Rams return to Dominican Republic for service trip
“My favorite part of the trip was being able to spend time with the Mariposa girls,” Hannah said. “They taught me to make the most of what I have and to always have a good attitude. Being able to see how differently the people in the DR live taught me that you don’t need an abundance of material things to make you happy. ”
Hannah and fifteen of her classmates from Central Catholic traveled to the Dominican Republic this summer to work with the Mariposa DR Foundation. This organization’s mission is to educate and empower girls ages 8-18 in the town of Cabarete to end the generational cycle of poverty.
Along with fun activities like building Legos, playing cards, reading, singing, and dancing together, the young women from Central Catholic worked on a list of projects around the property. The biggest task of the week was blazing a trail to connect a newly constructed pavilion to the rest of the classrooms. Students also painted a shed and fences, organized tile piles, and transplanted banana trees.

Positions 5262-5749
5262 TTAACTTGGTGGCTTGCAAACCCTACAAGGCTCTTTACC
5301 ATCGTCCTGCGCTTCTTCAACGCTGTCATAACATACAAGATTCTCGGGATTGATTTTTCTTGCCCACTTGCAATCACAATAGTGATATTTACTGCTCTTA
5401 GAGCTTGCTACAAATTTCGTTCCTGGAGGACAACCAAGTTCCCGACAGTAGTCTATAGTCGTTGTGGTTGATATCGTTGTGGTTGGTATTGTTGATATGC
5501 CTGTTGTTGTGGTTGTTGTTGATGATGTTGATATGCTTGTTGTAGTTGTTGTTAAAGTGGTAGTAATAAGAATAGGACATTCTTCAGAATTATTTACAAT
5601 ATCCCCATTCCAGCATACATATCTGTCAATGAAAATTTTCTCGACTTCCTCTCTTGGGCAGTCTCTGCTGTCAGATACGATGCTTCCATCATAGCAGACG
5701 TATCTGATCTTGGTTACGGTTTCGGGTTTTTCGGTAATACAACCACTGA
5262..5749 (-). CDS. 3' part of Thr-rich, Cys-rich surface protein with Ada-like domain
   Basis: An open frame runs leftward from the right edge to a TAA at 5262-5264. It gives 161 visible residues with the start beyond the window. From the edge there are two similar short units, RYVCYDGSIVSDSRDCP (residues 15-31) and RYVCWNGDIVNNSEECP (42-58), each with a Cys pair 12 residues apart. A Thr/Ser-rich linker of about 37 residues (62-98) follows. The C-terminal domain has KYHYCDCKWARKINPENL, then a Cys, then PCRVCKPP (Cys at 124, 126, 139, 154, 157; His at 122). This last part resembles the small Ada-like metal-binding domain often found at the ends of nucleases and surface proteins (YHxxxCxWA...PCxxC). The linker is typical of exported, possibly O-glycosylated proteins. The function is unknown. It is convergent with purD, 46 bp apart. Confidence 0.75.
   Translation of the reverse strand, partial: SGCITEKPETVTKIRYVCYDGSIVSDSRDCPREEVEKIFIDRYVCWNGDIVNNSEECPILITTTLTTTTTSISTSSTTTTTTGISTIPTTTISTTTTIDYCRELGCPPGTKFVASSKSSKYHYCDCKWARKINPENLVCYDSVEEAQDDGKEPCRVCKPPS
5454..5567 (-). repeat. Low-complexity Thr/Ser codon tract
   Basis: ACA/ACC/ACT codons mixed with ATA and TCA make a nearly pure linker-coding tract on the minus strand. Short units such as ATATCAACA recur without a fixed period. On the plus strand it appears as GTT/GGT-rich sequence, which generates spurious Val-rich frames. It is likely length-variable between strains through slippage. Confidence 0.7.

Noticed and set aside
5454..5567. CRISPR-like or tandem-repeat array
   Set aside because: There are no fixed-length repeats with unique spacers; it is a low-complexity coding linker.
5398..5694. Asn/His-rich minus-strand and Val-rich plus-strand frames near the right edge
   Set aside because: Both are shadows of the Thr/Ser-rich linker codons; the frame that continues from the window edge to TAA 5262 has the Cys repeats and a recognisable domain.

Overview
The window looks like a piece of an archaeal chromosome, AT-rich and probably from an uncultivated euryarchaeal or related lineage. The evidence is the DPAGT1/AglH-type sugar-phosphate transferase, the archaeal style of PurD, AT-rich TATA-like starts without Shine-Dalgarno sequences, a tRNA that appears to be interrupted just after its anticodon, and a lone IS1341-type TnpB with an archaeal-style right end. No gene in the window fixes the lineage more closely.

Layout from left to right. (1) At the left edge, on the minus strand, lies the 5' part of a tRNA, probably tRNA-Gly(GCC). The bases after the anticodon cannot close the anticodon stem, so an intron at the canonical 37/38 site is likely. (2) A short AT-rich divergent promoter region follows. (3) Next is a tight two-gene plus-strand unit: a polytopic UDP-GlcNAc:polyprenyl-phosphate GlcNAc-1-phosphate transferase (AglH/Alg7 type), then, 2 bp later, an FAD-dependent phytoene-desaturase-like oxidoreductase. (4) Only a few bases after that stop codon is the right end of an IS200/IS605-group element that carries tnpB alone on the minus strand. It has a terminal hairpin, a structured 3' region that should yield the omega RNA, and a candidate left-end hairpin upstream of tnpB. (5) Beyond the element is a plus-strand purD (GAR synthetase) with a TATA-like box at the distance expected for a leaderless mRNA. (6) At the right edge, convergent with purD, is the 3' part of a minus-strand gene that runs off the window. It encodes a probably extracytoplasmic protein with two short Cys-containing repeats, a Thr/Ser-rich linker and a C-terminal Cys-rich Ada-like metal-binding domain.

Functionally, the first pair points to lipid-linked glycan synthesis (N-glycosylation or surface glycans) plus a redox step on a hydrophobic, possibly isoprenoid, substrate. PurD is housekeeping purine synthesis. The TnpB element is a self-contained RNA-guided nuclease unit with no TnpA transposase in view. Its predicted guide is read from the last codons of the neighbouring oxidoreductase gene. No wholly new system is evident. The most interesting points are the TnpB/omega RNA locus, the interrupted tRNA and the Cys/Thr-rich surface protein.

This is the fifth year that Central Catholic students and chaperones have gone on the trip to the DR. This year, Ellen Ridgeway, a Central Catholic Board Member and parent, made a repeat trip. She went with her daughter in 2015. “I didn’t know anything about the Dominican Republic before that trip – I loved the openness of its residents and its environment seemed familiar to me, reminding me of where my family lives in the Philippines.”
She says that the good work the foundation does for the community and girls in Cabarete is the reason she came back this year. “I truly believe and support their mission of empowering girls, especially in the context of ending generational poverty, and I want to continue being part of that effort.”
She also says that she loves see the students from Central Catholic grow during their time away from their comfort zones. “[. . .] whether it’s doing physical labor in a hot environment, finding ways to engage with people of a different culture, overcoming language barriers, or trying new foods. These service trips allow students to realize how much we might take for granted living in a developed country, such as having basic utilities (plumbing and electricity) and access to a good education. It’s a humbling experience and gives students a global perspective.”